Originating from Syrian and Lebanese cuisine but popular throughout the Eastern Mediterranean and Middle East, tabbouleh is a dish of humble ingredients.

Traditionally, it consists of bulgar wheat mixed with chopped parsley, along with onion and tomato, seasoned with the likes of lemon juice, olive oil, and fresh herbs like mint.

Lebanese and Syrian tabbouleh is characterized by its higher ratio of chopped parsley to bulgar wheat, making for a very herby, clean, and peppery-yet-zesty salad. Similar style salads, in the likes of Armenia and Turkey, typically have more bulgar wheat and less parsley.

Tabbouleh is a classic meze dish, so expect to see it served with the likes of pita bread, hummus, falafel, baba ganoush, and other beloved Levantine meze staples.



© Nomad Paradise

Tzatziki may be the darling dip of Greek cuisine, but that’s very much the beginning when it comes to all of the creamy culinary delights this country has to offer.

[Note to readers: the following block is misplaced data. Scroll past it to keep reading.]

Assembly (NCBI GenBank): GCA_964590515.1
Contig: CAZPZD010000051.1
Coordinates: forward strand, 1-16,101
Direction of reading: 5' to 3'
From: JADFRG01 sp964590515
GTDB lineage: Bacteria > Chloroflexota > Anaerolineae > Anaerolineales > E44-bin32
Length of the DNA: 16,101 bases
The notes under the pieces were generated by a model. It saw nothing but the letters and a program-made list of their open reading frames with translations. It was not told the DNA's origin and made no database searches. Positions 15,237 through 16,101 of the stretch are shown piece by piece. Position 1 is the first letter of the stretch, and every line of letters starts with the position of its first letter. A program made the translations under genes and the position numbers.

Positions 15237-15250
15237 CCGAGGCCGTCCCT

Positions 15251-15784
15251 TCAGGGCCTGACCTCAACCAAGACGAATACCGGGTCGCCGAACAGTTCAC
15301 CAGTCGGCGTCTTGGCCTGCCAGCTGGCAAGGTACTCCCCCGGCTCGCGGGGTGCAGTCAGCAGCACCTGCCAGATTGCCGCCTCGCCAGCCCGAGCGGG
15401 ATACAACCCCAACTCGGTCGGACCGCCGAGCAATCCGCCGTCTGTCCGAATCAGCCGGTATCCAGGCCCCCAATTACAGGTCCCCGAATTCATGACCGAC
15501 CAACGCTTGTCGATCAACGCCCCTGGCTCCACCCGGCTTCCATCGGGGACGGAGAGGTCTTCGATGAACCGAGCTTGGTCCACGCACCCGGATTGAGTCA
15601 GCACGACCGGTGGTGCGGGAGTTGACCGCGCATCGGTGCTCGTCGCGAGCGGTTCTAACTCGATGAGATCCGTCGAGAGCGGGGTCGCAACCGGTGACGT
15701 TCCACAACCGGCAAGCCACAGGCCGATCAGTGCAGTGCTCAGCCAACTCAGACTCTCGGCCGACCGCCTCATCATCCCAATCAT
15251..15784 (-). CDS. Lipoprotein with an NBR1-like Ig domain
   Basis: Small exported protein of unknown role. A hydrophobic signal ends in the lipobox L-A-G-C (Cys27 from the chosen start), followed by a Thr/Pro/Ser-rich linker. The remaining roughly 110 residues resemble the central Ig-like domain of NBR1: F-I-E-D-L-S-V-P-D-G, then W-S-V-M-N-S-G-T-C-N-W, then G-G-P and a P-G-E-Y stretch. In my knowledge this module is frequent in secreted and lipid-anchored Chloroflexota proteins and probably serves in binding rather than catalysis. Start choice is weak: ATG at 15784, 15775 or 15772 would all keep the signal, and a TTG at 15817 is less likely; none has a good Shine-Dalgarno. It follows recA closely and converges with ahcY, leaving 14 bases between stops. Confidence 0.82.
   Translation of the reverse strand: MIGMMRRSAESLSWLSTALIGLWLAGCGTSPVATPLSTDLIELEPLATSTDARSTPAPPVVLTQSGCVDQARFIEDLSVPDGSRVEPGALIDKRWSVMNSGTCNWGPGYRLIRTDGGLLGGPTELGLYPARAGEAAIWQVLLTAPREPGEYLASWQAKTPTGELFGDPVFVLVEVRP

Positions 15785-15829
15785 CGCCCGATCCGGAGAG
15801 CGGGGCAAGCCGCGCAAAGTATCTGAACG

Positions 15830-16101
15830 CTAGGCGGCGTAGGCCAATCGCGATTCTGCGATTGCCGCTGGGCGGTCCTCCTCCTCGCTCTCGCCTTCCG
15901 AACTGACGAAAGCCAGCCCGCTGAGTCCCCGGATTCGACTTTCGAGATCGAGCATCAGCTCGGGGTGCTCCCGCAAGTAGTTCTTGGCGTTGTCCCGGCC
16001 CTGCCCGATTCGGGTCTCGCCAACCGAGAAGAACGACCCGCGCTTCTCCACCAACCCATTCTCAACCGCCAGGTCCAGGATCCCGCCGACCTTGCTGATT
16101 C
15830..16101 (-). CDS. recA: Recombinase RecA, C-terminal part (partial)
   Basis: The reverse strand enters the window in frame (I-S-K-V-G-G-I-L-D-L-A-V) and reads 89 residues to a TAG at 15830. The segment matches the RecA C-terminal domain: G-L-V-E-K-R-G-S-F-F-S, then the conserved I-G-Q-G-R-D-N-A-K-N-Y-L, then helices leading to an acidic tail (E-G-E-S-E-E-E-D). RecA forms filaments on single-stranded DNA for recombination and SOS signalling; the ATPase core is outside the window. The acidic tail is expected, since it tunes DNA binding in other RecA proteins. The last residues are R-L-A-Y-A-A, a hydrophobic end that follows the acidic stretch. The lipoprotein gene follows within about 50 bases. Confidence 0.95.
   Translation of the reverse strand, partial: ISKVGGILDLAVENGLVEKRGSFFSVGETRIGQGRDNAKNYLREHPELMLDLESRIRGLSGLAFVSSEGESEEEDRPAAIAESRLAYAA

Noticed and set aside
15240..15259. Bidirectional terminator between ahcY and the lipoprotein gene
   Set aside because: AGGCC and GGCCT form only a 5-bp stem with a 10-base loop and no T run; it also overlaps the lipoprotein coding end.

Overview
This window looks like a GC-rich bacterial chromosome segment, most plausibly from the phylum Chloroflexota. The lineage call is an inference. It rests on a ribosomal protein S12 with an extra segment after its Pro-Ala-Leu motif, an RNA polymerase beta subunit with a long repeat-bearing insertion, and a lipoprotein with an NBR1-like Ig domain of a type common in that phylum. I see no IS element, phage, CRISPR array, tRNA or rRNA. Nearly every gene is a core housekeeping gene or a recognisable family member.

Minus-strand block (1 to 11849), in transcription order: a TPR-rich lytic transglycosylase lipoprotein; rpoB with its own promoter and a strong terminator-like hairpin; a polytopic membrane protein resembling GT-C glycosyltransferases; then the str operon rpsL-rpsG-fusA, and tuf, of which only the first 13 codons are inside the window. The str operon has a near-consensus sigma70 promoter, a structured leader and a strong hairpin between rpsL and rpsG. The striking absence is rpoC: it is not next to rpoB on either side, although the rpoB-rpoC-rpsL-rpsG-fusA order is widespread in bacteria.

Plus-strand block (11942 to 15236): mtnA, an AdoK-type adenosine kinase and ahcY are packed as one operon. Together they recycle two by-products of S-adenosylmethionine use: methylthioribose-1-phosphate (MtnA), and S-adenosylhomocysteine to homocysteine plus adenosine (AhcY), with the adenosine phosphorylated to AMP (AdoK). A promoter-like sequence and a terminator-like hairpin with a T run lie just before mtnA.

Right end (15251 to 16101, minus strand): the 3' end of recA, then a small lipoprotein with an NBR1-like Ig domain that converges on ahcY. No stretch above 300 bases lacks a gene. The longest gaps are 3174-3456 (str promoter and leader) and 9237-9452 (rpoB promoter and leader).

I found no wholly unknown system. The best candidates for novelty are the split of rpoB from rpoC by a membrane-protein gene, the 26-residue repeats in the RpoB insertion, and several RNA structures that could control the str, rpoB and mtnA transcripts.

Tirokafteri, or ktipiti as it’s known in some parts of Greece, is a Greek dip with a lusciously thick, creamy, yet slightly chunky texture that can be enjoyed in a variety of ways.

It is made with soft white cheese, typically feta cheese, mixed with Greek yogurt and other ingredients such as pepper, chili, and olive oil.

The result is a flavor profile that has salty, tangy, and savory notes from the feta cheese and yogurt, with just the right amount of heat from the pepper and earthiness from the oil.

Tirokafteri, like many spreads from the region, goes hand-in-hand with a big plate of freshly baked pita bread. However, be sure to dollop it generously on roasted vegetables or spiced grilled kebab meat to really see the magic of this beloved spread come to life.



© Nomad Paradise